Edmonds Diversity Commission focuses on equity and inclusion at May 3 meeting

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The Edmonds Diversity Commission was methodical and enthusiastic in its discussion of a wide range of activities and goals during its May 3 meeting.

Adam Khan has resigned from the commission, and the city has announced applications to fill the position are due by May 16, with interviews to be held on May 31. Six of the eight remaining commissioners were present (Donnie Griffin and Mario Brown absent), along with staff and four community members.

The meeting began with a review of recent actions, including a letter submitted by the commission to Senators Patty Murray and Maria Cantwell, and U.S. Representative Pramila Jayapal. The letter expressed concern over the recently initiated removal of LGBTQ from the US Census Bureau count in 2020. “If you do not count me, it does not mean I don’t exist,” said Ed Dorame, commission co-chair, as he read from the letter. The commission also reviewed its issued statement of condemnation and call to action over the recent swastika incident in Edmonds. The commission also reviewed its planned process to recommend a resolution from the Edmonds City Council to name an Indigenous People’s Day.

The Diversity Commission reported on its first retreat (held April 21), which covered a wide range of subjects. Specific attention was given to what inspires and drives each commissioner to be a part of this group, as well as how the commission will gauge success. Individually, commissioners shared stories of past experiences with racism and other forms of prejudice or intolerance due to accessibility, gender, sexual orientation, and more. The commission agreed that most important is a commitment to creating an ever-growing network of Edmonds residents aware of the critical issues related to diversity, equity and inclusion.

Administratively, the commission agreed that its sub-group structure is working well and should be maintained; identified more efficient ways to appoint new members; will recommend to amend its charter to state that commissioners must not miss more than four meetings in a year (or three in a row), and the city will ensure all new members receive the same training as existing members and all commissioners will have access to all materials and strategies to be pursued.

The minutes of the meeting are online along with other Diversity Commission materials. Community members are encouraged to review and make recommendations or suggestions.

The commission also heard reports from each of the three commission sub-groups — Policy, Partnerships and Events.

The Policy sub-group held the first two of more than a dozen planned interviews with city officials and civic leaders — first with Mayor Dave Earling and then with City Human Resources Director Mary Ann Hardy. The city’s 209 employees do not yet reflect the demographics, with only 11 percent people of color and 31 percent women. Diversity training policies were also reviewed. The sub-group relayed that Mayor Earling supported the commission speaking to “anyone at the city” and is confident in the city directors consider efforts to ensure diversity important. The sub-group plans to collect and assess data from a variety of sources to help meet the Commission’s charter to make recommendations to the City and its elected officials in regard to policy.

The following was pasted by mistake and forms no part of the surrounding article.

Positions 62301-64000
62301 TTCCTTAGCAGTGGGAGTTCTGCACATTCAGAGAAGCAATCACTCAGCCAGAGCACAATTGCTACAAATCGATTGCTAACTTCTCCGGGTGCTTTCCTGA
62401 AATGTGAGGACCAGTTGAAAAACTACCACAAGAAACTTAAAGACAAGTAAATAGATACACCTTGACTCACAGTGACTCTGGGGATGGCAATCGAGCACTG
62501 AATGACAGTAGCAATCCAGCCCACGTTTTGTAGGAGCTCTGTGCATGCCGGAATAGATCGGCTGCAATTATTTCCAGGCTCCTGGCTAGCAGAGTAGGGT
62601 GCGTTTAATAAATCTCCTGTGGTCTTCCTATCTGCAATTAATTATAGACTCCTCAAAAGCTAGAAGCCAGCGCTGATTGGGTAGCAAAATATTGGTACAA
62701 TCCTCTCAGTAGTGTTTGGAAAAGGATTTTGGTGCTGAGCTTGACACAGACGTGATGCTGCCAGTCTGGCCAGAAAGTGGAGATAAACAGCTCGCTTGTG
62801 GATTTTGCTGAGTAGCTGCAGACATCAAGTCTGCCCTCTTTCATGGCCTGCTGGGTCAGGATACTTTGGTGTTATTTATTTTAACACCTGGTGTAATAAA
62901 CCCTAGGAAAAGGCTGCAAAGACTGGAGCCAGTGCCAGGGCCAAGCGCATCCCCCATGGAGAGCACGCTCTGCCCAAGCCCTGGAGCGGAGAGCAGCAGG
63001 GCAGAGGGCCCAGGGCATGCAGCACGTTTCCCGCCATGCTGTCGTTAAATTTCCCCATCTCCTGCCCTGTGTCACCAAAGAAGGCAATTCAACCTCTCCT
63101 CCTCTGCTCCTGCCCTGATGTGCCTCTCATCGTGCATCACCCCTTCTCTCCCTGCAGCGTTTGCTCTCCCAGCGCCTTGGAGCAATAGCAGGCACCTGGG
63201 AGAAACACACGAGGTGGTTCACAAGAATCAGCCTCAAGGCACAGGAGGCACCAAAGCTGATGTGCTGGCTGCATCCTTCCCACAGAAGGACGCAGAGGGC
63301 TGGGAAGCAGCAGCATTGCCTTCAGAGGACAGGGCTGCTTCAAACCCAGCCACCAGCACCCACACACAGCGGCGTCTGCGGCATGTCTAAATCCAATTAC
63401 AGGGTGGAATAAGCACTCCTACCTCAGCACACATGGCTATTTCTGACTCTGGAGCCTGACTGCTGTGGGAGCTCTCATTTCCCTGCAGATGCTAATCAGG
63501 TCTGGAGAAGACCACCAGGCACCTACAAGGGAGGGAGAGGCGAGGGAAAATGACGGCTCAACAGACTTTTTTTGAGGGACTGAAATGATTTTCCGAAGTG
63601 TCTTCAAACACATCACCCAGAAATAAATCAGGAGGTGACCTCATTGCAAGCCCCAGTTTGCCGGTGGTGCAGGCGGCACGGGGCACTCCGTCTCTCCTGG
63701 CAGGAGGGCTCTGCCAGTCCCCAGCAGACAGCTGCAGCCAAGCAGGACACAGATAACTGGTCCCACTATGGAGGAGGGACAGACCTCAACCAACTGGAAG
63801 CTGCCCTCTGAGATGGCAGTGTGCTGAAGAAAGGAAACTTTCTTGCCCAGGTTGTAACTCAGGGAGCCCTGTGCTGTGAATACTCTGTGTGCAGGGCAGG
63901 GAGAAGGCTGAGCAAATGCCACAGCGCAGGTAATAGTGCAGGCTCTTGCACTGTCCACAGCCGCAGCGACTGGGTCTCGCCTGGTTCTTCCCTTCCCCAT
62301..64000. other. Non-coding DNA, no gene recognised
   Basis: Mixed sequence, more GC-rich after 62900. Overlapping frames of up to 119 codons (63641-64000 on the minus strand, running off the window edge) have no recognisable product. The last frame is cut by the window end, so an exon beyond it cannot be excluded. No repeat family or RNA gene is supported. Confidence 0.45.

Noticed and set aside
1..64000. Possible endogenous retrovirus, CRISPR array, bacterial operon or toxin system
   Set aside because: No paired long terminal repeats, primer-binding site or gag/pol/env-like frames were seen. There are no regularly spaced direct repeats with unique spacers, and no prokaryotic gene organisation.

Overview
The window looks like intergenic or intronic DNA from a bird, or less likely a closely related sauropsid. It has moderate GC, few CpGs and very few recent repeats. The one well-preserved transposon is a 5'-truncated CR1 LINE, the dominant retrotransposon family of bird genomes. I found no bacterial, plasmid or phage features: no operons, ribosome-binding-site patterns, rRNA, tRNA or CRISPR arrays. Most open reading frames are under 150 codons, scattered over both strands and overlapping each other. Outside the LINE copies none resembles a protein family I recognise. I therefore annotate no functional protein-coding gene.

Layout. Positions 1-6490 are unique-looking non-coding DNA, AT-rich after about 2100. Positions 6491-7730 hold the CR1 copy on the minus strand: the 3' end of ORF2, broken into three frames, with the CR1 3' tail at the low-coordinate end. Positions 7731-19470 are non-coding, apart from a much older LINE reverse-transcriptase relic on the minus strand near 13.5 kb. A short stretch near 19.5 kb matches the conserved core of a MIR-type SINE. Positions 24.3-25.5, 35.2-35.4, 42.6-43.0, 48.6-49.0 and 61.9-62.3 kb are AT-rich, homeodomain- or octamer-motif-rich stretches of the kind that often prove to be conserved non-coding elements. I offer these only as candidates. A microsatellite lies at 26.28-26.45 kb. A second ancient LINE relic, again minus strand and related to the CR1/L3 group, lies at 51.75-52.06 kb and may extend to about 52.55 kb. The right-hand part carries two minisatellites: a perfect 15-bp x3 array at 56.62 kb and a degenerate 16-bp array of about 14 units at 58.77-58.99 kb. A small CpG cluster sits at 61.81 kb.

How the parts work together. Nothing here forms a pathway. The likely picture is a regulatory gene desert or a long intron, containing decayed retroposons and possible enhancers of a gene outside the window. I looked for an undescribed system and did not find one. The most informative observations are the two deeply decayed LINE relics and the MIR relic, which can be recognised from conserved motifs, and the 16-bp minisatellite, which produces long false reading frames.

The Events sub-group is moving forward with its planning for the 4th of July parade, a fall world café event, a diversity-focused film festival over the winter, and a youth event in the spring. They also plan to initiate a grant program to provide small grants to co-sponsor events by other organizations in the community.

The Partnerships sub-group continues to work to create an informational clearinghouse for diversity and inclusion-related resources in the Edmonds/South Snohomish County area, identify key leaders and contacts at each of those organizations, and create meaningful partnerships with organizations with similar missions. Anyone with information of key groups that should be included, should contact the City of Edmonds via the information below.

Information about the meetings, city-sponsored and other diversity events in Edmonds, and resources for issues related to diversity and inclusion can be found at the Commission’s webpage: http://www.edmondswa.gov/diversity-commission-home.html.

The Edmonds Diversity Commission holds its public meetings on the first Wednesday of every month (6-8 p.m. at the Edmonds Senior Center.

— Submitted by Maria Montalvo, Edmonds Diversity Commission

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